Rowan Finnegan Cummings
Films have always connected to American literature; whether by adapting it or reshaping it to simply get the idea across, modern film makers have perfected the art of selling people ideas that they have no idea that they want, yet desperately need. In early 2017, Jordan Peele released a smash hit film by the name of Get Out, and it was exactly the film that America needed to open some eyes.
Get Out centers around an African American man named Chris, who is on the way to meet his white girlfriend Rose’s parents. But before any of the terrifying action even begins, Peele throws in a scene where Chris and Rose hit a deer while Rose is driving, prompting them to call the police. The officer immediately begins grilling Chris, asking him questions having nothing to do with the incident, only stopping when Rose intervenes and reiterates that she was driving, calling into question the officers hinted-at racial bias. He quickly leaves, and Rose and Chris resume their journey.
I’m a firm believer in “no spoilers”, but I will give you the gist of the rest of the film without outright telling you the ending; sometimes, seemingly liberal white parents are not who they seem to be, and sometimes, all they want is your eyes.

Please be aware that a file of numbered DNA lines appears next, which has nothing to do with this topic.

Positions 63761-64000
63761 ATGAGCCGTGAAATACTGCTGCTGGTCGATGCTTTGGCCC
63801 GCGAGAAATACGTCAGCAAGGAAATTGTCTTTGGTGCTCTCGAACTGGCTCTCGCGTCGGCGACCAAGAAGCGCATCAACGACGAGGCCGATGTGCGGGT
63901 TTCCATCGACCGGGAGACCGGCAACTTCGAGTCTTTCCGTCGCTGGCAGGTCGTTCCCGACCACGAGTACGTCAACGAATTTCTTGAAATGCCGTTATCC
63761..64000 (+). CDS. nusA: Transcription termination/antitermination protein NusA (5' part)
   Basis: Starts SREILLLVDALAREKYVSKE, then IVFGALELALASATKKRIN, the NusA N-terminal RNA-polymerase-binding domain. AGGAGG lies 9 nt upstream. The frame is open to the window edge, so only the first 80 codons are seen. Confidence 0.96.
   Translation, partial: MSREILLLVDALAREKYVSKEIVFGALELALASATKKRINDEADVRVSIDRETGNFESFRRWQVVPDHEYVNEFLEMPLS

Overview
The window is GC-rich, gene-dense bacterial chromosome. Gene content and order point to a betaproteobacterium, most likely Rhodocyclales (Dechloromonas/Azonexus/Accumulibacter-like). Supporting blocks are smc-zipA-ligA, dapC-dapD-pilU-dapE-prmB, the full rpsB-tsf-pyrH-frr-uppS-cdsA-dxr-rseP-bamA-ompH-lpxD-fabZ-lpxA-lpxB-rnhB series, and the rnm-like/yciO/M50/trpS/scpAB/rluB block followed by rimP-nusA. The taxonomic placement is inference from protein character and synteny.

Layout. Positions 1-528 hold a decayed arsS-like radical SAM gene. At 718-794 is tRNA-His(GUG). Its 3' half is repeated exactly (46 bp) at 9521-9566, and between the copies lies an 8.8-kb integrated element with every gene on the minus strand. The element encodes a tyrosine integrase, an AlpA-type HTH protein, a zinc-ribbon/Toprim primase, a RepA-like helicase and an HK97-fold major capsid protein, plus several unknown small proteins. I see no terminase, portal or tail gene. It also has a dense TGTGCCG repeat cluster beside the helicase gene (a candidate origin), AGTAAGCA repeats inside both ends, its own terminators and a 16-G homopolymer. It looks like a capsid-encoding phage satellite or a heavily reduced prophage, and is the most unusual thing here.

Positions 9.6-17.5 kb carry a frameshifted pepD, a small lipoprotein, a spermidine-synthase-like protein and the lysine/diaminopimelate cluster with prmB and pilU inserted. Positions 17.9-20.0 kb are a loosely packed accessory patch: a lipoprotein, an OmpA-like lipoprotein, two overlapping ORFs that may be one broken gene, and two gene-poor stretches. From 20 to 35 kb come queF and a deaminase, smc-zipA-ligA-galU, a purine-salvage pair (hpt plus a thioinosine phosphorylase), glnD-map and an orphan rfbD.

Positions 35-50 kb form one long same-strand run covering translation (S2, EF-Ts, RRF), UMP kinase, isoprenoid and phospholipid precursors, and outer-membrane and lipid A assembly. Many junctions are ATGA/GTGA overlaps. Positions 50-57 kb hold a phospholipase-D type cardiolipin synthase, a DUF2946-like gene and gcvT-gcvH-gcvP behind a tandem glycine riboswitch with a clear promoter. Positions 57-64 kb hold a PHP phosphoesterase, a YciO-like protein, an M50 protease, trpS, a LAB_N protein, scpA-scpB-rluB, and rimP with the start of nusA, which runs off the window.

On that note, let’s examine how this connects to American literature; a genre so complex that it is nearly impossible to describe.
In early American literature, white characters seem to have one of two opinions of African Americans; they are either dangerous demons who are simply waiting for the perfect moment to rise up and kill all white people (as seen in “Benito Cereno”), or they are holier than white people, yet childlike in their demeanors (also seen in “Benito Cereno,” as well as in Uncle Tom’s Cabin). In this certain situation, Rose’s white family leans towards the latter, seeing African Americans as superior physically, but they also see them as nothing more than supplies for their own advancement in life.
In my opinion, Chris bears some similarities to Eliza from Uncle Tom’s Cabin. Eliza, being a mulatto character, is treated differently than her fully African American comrades and seen as superior to them, based on her more white appearance. Chris is treated differently than if he were white because Rose’s family sees him as a physical superior to any white men or women that Rose could be dating. While this may seem like a better situation than the one Eliza, a slave, is in, in a way, Chris is seen as a slave as well; his only purpose to Rose’s parents is to be a tool.
I think Get Out is one of the best modern day takes on stories focusing on racism. It presents it in a similar way to early American literature, but puts a twist on it that makes it more graspable for the less “woke” people of our society. The ideas about racism that are portrayed in early American literature are very much a part of our current political climate, and this film was very much needed and opened many people’s eyes to the issues that characters like Babo and Eliza have been silently screaming about for centuries.